The more information you can provide about yourself, the more comfortable lenders may feel extending credit to you. In addition, certain information — such as having the same job or address for a few years — can make you appear to be more stable in lenders’ eyes. While this information isn’t used in creating your credit score, it’s often used by lenders in addition to credit scores to make lending decisions. You may also find that your report doesn’t include credit accounts or other information that it should.  Also, submit a 100-word statement to each of the bureaus explaining your situation. It will not change what is reported, but many lenders will pay more attention to your positive information and disregard the negative if there is a logical explanation. In the future, when you apply for credit or a loan, disarm the situation in advance by explaining the situation before they check your credit. Having a copy of the divorce decree assigning the accounts to him is also a good idea.


  • Are your employer and your job title listed? If you’ve had the job less than two years, your previous employer and job title should be listed as well.
  • Is your address listed and correct? If you’ve been there less than two years, is your previous address listed as well?
  • Is your Social Security number listed and correct? This is the way most lenders will identify you.
  • Is your telephone number listed and correct? Many lenders may not extend credit if they can’t call you to verify information.
  • Does your report include all the accounts you’ve paid on time? Some lenders don’t report regularly to credit bureaus, and some report to only one or two, rather than all three. You can ask the creditor to report the account to a bureau that doesn’t list it. If the creditor refuses or doesn’t respond, you can send a letter to the bureau with a copy of your latest statement and canceled checks to prove you’re paying on time.


  • Apply for department store and gasoline cards. These are usually easier to get than major bank credit cards such as Visa or MasterCard.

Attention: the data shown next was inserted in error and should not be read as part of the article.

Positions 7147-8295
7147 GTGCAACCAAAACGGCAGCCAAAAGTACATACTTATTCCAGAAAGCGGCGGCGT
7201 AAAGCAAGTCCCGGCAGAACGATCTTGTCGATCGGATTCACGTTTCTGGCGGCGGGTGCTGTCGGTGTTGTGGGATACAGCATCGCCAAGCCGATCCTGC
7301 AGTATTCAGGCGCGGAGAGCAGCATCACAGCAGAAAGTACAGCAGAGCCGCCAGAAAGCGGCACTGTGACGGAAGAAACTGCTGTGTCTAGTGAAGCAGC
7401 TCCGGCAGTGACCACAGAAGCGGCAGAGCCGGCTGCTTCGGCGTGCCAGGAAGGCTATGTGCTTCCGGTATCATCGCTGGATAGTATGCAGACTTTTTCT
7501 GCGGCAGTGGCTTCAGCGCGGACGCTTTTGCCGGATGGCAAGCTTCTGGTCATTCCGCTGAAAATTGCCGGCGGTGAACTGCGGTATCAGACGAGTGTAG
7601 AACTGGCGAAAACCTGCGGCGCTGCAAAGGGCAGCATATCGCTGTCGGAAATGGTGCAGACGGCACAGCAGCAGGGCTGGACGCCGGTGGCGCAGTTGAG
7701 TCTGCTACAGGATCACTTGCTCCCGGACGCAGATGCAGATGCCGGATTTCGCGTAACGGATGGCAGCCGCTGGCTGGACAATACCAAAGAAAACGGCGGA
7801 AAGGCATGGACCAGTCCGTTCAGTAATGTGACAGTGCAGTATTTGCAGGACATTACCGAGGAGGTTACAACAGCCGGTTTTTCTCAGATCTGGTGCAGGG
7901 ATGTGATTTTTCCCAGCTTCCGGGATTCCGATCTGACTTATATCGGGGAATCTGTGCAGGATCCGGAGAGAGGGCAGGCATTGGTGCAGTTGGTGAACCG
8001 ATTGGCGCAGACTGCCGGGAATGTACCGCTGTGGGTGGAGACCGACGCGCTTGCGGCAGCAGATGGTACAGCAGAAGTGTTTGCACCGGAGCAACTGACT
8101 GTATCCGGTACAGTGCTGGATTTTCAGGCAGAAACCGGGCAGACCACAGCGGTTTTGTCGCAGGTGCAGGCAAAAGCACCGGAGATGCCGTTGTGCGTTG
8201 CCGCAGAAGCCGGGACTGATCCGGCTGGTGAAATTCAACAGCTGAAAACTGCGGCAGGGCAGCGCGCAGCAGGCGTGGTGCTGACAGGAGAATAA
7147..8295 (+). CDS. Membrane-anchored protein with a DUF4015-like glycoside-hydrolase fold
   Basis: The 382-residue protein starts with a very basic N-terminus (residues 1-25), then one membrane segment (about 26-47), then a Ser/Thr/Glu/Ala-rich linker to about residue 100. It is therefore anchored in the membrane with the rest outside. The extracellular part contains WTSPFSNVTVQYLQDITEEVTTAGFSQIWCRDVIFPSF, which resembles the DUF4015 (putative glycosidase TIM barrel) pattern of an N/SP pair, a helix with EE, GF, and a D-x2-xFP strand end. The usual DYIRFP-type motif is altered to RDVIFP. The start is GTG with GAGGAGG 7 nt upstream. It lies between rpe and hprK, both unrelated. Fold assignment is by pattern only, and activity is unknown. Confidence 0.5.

• Consider taking out a small personal loan from your local bank or credit union and paying the money back over time. The bank may require you to put up some collateral — such as the same amount you’re borrowing, deposited into a savings account. But the loan, if reported to the credit bureaus, can still help build your credit history. Make sure that it will be reported before you borrow the money.
  • Apply for a secured credit card. These work something like the loan described above: You deposit a certain amount at a bank, and in return you’re given a Visa or MasterCard with a credit limit about equal to the amount you deposited.  Avoid any card that charges a big upfront fee for processing your application or a high annual fee.


  • Charge small amounts on each card — but never more than you can pay off each month. You need to use credit regularly to establish your credit history, but there’s usually no advantage to paying interest on those charges.
  • Once you’ve been approved for one card or loan, don’t rush out and apply for several more. Applying for too much credit will hurt, rather than help, your score. Most people need only one or two bank cards, a gasoline card and a department store card, acquired over a year or more, to start a solid credit history.
  • Pay your bills on time, all the time. This includes household bills such as utilities and telephone as well as your credit card bills and loans. Late payments on any of these accounts can wind up in your credit report, and can really hurt your credit score, the three-digit number widely used by lenders to evaluate your creditworthiness.
  • Don’t max out your credit cards. In fact, don’t even come close. Try to avoid using more than 30% or so of the credit you have available to you — even less, if you can. Your credit score measures the difference between the credit available to you and what you’re actually using. The smaller that gap, the more it hurts your score. Lenders will worry that you’re becoming overextended and won’t be able to pay your bills if you charge too much.  If you’ve charged up to 80% or more on your credit card, this can have a negative effect on your credit score.

Leave a Reply

Your email address will not be published. Required fields are marked *

Scroll to top